A growing business uses a lot of software tools. Before long, you’ll need someone to manage the upkeep and security of your ecosystem. But how do you know what to look for in a new systems admin, especially for mission critical platforms like Salesforce, when you’ve never done the work yourself?
To make a successful hire, you need to be aware of two things. One is exactly what skills and experience your company needs now to meet your business goals. The other is awareness of the current trends in hiring that shape the labor market and the expectations of job candidates.
What to look for in a Salesforce admin
Hiring starts with reviewing resumes. But what happens if you aren’t familiar with the specific skills that are needed for a systems admin role? You’ll struggle to know which candidates to shortlist when interviewing.
That’s because resumes don’t really provide context to someone’s expertise or accomplishments. For example, a candidate who’s currently at a small company might be working on complex Salesforce implementations, while a candidate working for a large company may only focus on maintaining systems.
Without understanding this nuance, there’s a high chance you’ll waste your time with candidates that aren’t the right fit. Differentiating between experience and competencies is a skill on its own.
You may end up with a disconnect between what your business needs and the technical know-how of your admin. Onboarding a new hire can take months, especially for a salesforce admin, leaving important projects delayed or never completed. After months of trying to make things work, you can still see turnover in the role.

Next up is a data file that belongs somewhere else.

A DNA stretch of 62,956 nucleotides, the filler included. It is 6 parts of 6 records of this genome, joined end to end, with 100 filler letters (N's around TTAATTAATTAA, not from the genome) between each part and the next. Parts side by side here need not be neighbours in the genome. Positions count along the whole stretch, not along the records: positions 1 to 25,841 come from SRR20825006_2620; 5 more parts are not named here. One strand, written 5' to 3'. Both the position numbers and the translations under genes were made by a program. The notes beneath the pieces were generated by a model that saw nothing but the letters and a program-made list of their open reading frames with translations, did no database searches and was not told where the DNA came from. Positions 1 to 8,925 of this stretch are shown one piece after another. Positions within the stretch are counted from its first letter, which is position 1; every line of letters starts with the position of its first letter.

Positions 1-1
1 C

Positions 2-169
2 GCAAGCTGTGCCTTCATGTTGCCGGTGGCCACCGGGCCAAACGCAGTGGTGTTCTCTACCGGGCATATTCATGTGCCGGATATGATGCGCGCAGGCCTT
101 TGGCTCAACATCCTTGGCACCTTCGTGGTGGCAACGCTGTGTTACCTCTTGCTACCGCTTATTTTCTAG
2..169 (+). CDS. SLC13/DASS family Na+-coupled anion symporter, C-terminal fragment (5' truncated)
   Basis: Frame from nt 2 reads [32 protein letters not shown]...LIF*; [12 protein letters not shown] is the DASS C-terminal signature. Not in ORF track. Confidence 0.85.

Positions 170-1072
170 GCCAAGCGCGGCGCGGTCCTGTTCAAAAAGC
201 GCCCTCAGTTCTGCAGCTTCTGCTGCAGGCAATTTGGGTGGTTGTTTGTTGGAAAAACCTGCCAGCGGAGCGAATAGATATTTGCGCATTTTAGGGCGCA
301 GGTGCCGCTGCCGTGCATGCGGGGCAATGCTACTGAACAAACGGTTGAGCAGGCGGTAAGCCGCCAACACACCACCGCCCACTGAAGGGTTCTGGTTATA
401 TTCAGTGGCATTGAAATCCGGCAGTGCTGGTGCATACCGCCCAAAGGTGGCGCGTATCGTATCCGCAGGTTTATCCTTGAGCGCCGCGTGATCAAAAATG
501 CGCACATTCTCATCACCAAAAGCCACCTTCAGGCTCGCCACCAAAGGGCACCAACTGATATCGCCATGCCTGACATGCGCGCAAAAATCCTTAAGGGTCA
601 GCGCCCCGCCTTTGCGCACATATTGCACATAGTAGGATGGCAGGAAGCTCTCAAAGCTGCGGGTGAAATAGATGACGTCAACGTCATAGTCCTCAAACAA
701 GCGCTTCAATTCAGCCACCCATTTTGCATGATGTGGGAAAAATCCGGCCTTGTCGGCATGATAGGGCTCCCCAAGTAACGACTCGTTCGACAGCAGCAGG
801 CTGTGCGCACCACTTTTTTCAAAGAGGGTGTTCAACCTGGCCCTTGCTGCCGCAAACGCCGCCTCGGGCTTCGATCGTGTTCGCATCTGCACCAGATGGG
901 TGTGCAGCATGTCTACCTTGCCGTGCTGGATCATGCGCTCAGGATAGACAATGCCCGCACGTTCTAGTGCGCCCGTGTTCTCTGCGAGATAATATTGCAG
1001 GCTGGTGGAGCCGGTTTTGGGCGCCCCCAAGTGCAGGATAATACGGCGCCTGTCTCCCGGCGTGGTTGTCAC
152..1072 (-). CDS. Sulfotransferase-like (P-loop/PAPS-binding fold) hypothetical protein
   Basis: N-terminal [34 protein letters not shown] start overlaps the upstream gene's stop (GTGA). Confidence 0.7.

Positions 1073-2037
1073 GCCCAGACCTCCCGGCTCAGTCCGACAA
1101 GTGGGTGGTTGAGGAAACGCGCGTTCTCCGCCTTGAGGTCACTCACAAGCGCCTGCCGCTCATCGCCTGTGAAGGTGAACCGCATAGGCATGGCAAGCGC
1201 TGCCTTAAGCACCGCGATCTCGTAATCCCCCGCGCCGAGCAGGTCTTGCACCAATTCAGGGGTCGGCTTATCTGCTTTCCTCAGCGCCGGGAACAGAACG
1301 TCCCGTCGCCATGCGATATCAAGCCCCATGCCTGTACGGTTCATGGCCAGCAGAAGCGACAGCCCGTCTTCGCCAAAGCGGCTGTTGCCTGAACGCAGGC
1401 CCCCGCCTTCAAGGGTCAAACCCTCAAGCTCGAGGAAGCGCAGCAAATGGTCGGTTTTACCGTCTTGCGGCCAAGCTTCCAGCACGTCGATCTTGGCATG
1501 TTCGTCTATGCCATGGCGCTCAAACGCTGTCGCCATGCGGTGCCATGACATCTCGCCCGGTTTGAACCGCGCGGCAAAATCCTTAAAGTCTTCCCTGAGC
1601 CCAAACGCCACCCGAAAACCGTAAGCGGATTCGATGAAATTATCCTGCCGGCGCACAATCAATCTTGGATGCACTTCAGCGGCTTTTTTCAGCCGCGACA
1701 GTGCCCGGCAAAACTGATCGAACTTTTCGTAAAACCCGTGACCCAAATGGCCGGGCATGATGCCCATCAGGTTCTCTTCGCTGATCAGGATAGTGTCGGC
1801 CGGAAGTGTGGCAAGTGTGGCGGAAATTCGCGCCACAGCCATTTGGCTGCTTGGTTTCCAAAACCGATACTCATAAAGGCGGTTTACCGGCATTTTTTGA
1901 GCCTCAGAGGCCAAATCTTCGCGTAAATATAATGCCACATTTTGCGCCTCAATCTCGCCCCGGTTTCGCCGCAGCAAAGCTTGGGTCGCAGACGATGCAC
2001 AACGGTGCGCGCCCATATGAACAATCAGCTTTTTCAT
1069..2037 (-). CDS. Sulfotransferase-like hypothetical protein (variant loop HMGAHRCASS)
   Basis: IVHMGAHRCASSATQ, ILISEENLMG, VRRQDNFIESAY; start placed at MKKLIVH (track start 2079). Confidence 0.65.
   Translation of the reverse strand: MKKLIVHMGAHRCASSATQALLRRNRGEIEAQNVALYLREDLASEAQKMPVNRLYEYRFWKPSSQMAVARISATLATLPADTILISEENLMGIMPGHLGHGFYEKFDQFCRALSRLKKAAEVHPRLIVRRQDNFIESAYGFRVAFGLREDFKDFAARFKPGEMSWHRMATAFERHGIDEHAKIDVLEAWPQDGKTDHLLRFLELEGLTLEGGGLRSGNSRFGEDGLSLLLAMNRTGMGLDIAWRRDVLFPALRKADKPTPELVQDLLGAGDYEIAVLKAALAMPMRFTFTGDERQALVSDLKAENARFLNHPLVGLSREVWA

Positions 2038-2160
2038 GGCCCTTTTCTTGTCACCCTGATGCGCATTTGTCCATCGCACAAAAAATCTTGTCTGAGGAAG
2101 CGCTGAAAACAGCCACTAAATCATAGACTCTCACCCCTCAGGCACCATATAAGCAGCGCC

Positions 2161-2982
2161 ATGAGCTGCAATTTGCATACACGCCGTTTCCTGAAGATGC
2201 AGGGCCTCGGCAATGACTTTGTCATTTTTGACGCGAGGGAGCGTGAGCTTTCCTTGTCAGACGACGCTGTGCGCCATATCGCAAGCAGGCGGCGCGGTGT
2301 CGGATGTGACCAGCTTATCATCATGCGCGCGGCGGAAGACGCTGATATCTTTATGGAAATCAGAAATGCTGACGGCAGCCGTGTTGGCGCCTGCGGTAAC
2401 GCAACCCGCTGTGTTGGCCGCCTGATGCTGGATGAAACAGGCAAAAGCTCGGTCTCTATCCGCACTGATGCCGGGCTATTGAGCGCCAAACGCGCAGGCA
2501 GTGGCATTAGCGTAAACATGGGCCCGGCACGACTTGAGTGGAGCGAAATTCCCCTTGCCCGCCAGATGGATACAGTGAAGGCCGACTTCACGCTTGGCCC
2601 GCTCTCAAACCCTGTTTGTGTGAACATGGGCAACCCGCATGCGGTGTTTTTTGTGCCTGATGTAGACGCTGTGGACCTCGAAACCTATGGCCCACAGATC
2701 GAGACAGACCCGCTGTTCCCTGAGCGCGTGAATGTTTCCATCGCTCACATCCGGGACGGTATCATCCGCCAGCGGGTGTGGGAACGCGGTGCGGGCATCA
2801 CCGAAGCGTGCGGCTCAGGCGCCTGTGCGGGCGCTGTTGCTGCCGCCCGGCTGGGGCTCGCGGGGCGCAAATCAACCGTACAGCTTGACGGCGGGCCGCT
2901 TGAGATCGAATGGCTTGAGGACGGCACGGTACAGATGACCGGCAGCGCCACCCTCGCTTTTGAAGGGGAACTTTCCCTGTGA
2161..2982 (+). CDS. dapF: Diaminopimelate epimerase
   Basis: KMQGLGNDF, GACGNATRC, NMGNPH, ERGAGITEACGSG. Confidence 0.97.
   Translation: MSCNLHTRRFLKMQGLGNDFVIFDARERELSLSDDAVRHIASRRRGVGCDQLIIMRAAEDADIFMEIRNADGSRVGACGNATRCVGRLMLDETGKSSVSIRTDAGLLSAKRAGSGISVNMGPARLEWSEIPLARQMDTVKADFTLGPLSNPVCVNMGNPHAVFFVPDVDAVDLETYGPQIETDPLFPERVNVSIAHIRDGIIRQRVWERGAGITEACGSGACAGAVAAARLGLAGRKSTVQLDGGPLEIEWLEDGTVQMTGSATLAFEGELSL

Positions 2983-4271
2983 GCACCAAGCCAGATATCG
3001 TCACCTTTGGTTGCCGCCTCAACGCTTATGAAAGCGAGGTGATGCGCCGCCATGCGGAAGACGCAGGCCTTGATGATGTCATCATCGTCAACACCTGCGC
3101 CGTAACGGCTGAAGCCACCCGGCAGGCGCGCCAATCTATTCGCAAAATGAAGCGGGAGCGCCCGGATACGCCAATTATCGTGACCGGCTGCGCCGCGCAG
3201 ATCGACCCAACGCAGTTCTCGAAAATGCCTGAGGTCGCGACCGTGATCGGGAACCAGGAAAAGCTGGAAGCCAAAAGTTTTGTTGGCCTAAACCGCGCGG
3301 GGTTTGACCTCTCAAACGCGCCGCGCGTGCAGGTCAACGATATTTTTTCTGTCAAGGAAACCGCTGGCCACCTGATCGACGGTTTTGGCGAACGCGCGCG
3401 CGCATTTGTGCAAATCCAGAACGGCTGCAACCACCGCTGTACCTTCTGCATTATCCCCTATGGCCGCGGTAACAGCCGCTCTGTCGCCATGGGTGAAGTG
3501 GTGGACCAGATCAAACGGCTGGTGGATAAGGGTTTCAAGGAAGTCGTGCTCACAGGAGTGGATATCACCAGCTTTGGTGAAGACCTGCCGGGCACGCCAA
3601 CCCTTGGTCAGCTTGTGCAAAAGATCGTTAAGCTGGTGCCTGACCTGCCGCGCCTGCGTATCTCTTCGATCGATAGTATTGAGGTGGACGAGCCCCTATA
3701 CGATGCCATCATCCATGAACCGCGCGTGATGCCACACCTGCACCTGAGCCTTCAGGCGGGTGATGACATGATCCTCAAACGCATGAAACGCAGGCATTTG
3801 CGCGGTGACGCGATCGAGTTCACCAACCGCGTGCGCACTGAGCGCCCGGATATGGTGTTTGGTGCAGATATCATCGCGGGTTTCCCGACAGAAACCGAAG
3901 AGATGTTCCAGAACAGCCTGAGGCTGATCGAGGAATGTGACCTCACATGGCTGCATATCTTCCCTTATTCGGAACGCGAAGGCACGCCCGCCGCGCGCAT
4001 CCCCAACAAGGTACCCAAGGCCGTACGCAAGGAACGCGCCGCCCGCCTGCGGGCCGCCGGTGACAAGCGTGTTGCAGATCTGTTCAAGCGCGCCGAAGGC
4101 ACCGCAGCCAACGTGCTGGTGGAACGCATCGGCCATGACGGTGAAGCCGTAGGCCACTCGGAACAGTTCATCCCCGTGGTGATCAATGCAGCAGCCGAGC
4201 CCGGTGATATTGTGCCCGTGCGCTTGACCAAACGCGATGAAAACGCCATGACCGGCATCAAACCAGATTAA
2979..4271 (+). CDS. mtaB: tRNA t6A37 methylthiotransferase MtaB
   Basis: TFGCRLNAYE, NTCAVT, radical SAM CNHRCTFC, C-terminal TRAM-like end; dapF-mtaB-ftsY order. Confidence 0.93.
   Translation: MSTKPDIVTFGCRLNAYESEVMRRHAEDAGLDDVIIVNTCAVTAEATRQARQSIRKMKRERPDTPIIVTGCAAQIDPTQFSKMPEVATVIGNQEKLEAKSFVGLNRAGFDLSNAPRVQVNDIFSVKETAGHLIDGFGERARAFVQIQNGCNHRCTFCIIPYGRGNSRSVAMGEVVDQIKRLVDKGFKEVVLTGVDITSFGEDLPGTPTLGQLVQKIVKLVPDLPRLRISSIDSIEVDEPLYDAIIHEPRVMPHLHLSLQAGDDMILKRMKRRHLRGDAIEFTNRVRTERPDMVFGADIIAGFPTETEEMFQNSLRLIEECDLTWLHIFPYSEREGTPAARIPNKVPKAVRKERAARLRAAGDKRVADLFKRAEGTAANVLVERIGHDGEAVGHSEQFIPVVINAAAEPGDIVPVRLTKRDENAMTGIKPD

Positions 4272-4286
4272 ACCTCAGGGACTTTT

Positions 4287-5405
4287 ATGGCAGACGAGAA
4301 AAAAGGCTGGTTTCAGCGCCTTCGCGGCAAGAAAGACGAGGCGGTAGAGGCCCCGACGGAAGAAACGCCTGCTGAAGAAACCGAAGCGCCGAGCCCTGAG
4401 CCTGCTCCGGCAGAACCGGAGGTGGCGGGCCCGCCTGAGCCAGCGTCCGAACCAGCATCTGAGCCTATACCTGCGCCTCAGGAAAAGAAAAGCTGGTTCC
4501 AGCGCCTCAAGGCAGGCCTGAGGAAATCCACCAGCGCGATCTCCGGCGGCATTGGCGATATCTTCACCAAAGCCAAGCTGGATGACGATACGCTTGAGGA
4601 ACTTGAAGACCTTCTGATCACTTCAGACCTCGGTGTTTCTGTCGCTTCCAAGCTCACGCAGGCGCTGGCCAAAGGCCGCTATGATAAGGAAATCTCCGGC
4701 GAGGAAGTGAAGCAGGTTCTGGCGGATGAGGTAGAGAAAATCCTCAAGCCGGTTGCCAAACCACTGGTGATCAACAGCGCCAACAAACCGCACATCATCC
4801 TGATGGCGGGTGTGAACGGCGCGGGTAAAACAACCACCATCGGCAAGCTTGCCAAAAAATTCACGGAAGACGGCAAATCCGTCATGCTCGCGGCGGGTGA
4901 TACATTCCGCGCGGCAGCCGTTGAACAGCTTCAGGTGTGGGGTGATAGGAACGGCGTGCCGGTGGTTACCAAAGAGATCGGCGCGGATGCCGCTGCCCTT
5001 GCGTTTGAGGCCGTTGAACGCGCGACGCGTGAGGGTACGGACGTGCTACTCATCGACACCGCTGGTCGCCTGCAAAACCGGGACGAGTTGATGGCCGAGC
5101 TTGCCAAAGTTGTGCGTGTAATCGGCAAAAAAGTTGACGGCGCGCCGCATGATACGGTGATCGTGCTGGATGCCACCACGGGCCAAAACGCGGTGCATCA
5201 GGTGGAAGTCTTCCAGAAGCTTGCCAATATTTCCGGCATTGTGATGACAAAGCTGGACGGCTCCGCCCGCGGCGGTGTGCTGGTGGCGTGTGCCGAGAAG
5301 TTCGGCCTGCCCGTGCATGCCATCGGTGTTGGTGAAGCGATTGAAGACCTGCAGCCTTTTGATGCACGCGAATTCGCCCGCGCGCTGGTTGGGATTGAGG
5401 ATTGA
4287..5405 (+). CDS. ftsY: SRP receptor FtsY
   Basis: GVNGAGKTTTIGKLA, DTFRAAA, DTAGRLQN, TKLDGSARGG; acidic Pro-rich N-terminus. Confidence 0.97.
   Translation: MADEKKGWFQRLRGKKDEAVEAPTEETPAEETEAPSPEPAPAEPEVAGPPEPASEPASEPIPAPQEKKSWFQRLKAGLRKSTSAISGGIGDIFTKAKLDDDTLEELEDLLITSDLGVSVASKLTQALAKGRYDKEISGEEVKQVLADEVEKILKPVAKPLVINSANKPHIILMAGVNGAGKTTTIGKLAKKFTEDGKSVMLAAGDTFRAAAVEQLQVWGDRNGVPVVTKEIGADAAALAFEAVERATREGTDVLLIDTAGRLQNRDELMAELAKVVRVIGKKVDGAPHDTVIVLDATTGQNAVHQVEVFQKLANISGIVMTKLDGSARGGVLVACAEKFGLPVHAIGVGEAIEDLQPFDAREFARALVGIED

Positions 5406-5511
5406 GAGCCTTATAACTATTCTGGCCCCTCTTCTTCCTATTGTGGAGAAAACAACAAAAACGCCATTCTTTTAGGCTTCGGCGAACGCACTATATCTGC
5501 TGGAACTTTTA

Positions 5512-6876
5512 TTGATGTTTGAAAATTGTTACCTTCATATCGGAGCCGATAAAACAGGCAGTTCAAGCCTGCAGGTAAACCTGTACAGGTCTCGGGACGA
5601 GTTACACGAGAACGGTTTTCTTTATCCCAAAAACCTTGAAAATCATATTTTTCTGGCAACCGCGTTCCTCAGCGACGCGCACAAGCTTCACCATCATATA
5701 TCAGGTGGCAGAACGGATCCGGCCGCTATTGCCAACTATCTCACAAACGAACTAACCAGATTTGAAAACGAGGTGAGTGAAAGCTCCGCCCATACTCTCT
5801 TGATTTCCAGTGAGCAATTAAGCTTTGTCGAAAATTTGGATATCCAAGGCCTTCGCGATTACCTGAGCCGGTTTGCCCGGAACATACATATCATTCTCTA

You may even have done all the homework required in assessing the candidate’s fit but still lose the best fit for the job because you failed to meet the applicant’s expectations or did not establish enough communication to get the person on board. That’s why you need to be aware of current hiring trends.
Top 5 hiring trends for 2023
1. Matching people to jobs has grown more challenging
Why is this happening? Workers are far more specific about what they’re looking for in their careers and will leave their job to find the best role for their professional and personal needs. They also have much higher expectations for how their employers should behave.
Here are few of the newest table stakes for candidates:
- Role descriptions must be built out with a career path and training opportunities.
- Flexible work and remote work are non-negotiable.
- Employers must be wage competitive.
- Better benefits are expected for things like childcare, mental wellness, and even higher education stipends.
- Micromanaging isn’t acceptable anymore. Show candidates that you trust your employees to do their jobs.
2. Email alone doesn’t cut it
Does your company still rely on templated emails to stay in contact with candidates? That’s not going to cut it in moving forward. Stop sending standardized emails, especially rejection emails, to candidates who made it through the early stages of interviewing.
Give them some idea of why you’re passing on them. Maybe they don’t have the right skill set or industry experience for the role. Perhaps you have other high quality candidates that you’re about to give an offer to. These applicants may be a great fit for a future role, so don’t treat them like they’re expendable.
Successful recruiters are increasing the number of touch points between themselves, the hiring manager, and the candidates to ensure they don’t lose out on top talent. If your recruiters or managers are taking too long to update candidates on next steps, people will move on to other opportunities.